Amanda Gorman burst onto the international stage with her 6-minute poem at the Joe Biden and Kamala Harris inauguration and while enjoying her performance and her poetry could be enough for all of us, there are also valuable lessons to be elicited from the structure of her words, and the use of her vocalization.

Amanda Gorman recites her inaugural poem, "The Hill We Climb," during the 59th Presidential Inauguration ceremony in Washington, Jan. 20, 2021. President Joe Biden and Vice President Kamala Harris took the oath of office on the West Front of the U.S. Capitol. (DOD Photo by Navy Petty Officer 1st Class Carlos M. Vazquez II)

As she said in her Ted-Ed talk, “using your voice is a political choice” and what a politically charged stage it was that hosted her brilliant yellow coat and shiny red hair-band, all contributing to the vibrancy of her persona that day.

Watch the presentation here:  https://www.youtube.com/watch?v=UE8TFMStYyo

Reverse engineering great speeches is a valuable tool in improving our own writing and speaking. I’m going to approach her as if she were one of my clients who had uploaded a dry run of a speech or performance and was seeking input. Gosh that sounds pompous. Forgive me.

Gorman uses many dyads, contrasting and linking light and shade, quiet and peace, and “just is” with justice. Many of her words are visceral, visual, concrete as she paints a picture of a country at a dangerous juncture with an uncertain future yet holds out the hope that it is not broken, simply unfinished.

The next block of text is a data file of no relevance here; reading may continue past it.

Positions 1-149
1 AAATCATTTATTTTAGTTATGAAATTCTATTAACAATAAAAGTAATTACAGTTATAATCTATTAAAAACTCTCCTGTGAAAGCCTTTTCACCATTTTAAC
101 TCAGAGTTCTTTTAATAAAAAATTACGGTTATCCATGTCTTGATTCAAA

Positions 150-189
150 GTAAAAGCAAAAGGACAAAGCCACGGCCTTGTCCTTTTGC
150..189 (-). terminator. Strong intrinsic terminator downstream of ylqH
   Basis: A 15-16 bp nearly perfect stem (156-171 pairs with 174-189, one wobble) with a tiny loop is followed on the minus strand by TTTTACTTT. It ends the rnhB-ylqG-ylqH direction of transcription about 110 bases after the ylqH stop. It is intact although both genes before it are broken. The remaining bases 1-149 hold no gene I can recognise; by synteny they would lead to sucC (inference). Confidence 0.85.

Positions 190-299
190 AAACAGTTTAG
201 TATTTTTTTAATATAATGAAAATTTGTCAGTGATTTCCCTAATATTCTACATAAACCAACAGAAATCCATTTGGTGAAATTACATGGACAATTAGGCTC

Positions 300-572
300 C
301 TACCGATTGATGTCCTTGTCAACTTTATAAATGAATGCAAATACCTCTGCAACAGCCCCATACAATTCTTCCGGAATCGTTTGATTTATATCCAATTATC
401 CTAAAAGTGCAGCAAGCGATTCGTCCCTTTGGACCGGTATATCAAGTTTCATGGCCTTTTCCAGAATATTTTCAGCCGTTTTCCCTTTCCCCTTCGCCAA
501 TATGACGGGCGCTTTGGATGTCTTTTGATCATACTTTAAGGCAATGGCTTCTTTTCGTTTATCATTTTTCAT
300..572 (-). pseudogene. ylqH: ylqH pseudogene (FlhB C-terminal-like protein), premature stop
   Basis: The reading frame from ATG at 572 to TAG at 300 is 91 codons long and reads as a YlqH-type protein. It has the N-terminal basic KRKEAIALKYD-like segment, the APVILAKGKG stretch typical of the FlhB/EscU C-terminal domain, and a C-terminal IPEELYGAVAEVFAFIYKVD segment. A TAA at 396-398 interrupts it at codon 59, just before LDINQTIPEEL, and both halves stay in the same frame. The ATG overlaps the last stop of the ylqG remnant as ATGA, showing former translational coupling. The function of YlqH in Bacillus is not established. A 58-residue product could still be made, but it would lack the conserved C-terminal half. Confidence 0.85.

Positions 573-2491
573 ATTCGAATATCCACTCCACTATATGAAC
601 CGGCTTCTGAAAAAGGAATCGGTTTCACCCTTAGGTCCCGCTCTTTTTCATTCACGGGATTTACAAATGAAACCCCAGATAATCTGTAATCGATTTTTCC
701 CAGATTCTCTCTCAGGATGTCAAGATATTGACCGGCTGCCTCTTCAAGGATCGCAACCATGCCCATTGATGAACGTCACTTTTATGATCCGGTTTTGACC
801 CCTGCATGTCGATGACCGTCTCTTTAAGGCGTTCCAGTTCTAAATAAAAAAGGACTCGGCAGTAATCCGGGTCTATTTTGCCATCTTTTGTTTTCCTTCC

Also notice her use of cadence, as she speeds up to a slam poetry style of staccato delivery, then eases off into a more thoughtful, extended pause.  Notice also her use of alliteration: a “union not perfect but with purpose”, “to compose a country committed to all cultures, characters, colours and conditions of man”. While not hostage to rhyming, she does manage to squeeze some rhythmic plays in as punctuation and tempo markers.

The poem is full of clever turns of phrase, many of them paired in contrast, some of them plays on the words themselves. Her body language extended to the lyrical use of her hands and fingers, like a conductor enticing a softness and lyricism from random instruments.

You don’t have to be a poet laureate, a president or even a poet of any kind to take some time with your language, your choice of phrase, and shake the laziness of cliché and process language in favour of painting spoken pictures through the use of concrete, visual language and active verb structures.

And you don’t have to be a performer to perform. What are you doing with your body? Your face? Your hands? Are you adding to your appearance or distracting from it?

Gorman’s were not the only great turns of phrase. I was particularly taken with Biden’s exhortation that America is not judged “by the example of our power…but the power of our example”.

Today’s well-turned phrase is tomorrow’s permanent quotation.

Joanna Piros